The NG stands for Next Generation. The aircraft is a radical departure from the tube-steel construction of its Extra Aircraft predecessors that have been favored by legions of aerobatic champions. Though the NG lacks the metal skeleton under its smooth skin, engineer and company founder Extra said it’s just as strong because of “residual strength” embedded into the carbon fiber components.
The newest Extra rolls “at a blindingly fast rate of about 400 degrees per second” that impressed AOPA Editor at Large and aerobatic aficionado Dave Hirschman during a test flight.
Thick, symmetrical wings without dihedral mean there’s no coupling between any of the controls, “so stepping on a rudder pedal in level flight doesn’t raise a wing,” Hirschman noted during an August 2020 flight review. He said that elevator trim “doesn’t change from stall speed to VNE,” and a “combination of counterweights, horns, and aileron spades keeps control forces the same, even as the airplane’s speed changes.” He noted a speedy “12 seconds and 1,500 feet of altitude gain” during a 4-G pull to vertical for a hammerhead maneuver.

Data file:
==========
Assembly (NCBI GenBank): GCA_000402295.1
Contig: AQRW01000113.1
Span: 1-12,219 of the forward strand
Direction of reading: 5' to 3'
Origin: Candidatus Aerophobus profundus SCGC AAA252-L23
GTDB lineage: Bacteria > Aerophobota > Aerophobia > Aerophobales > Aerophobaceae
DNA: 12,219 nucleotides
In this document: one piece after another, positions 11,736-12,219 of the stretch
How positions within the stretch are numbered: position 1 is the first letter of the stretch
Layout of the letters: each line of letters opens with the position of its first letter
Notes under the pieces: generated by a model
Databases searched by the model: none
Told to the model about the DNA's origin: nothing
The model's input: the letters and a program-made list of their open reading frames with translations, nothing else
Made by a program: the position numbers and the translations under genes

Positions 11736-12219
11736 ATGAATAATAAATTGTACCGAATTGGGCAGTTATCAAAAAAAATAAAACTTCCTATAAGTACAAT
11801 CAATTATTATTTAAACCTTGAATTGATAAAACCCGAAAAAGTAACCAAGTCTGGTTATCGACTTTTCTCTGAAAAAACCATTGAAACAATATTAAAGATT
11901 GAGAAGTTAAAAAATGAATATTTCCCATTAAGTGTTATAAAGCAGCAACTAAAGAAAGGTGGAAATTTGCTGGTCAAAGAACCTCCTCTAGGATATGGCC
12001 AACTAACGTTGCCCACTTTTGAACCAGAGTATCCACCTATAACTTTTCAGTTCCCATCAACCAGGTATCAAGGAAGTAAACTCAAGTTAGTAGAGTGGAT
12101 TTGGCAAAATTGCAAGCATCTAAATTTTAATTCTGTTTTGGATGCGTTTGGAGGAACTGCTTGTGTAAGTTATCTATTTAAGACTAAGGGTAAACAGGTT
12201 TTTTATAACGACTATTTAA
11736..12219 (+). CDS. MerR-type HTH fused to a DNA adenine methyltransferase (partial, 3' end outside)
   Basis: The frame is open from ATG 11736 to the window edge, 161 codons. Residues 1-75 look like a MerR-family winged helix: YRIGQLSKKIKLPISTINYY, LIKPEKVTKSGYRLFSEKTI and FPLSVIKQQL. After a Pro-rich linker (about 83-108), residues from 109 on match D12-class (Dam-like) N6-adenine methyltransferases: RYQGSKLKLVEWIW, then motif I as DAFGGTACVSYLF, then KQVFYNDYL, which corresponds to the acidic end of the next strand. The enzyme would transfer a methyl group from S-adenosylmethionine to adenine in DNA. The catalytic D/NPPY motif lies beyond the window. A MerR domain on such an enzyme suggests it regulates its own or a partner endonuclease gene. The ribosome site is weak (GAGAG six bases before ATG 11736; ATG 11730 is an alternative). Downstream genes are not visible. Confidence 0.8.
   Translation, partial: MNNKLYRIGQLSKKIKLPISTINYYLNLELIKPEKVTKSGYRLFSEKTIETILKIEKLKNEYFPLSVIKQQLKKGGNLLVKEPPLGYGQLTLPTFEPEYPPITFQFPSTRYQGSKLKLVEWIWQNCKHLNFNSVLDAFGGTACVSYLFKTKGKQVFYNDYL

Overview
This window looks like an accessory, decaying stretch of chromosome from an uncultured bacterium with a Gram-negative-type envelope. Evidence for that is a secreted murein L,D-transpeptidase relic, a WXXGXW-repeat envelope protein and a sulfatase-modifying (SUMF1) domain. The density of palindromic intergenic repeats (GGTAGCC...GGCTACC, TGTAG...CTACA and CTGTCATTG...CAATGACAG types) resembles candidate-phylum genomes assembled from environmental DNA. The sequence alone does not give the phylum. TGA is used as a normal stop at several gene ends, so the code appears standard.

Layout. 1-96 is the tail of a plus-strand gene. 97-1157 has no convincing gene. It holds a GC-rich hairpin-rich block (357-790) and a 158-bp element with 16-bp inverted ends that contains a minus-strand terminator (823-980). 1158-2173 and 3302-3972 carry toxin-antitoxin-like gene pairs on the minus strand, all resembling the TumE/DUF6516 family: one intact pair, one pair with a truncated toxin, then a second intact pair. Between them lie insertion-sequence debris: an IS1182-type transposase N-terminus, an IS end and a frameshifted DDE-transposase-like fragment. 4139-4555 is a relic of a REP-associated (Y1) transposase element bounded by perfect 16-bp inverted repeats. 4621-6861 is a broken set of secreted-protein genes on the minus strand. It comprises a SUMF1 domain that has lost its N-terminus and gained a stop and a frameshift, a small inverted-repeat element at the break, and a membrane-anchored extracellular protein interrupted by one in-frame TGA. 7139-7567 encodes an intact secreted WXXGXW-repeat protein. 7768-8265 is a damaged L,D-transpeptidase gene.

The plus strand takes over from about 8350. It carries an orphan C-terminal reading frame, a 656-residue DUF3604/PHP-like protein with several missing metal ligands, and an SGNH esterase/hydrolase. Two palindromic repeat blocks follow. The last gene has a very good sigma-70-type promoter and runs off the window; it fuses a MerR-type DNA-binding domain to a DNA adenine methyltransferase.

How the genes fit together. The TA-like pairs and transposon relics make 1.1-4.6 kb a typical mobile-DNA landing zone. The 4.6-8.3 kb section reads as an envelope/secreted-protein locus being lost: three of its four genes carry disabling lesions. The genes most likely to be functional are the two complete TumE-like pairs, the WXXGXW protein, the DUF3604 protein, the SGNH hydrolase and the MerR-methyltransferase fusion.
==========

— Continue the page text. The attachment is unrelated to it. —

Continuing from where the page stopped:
The Extra NG is powered by a 315-horsepower Lycoming AEIO-580 engine and an MT Propeller MTV-9 three-blade constant-speed prop. The power combination allows a full aileron deflection speed of 187 knots indicated airspeed, a maximum snap roll speed of 140 KIAS, a Vne of 220 KIAS, and a stall speed of 63 KIAS. Maximum takeoff weight is 2,095 pounds with a useful load of 695 pounds; empty weight is 1,400 pounds. Usable fuel is 51 gallons.
Twenty aircraft have been built to date and Southeast Aero Sales Inc. is the North American distributor. “It’s freaky how fast this thing goes fast,” sales representative and accomplished aerobatic pilot Doug Vayda told Hirschman. “Its rate of acceleration going downhill is mind bending.”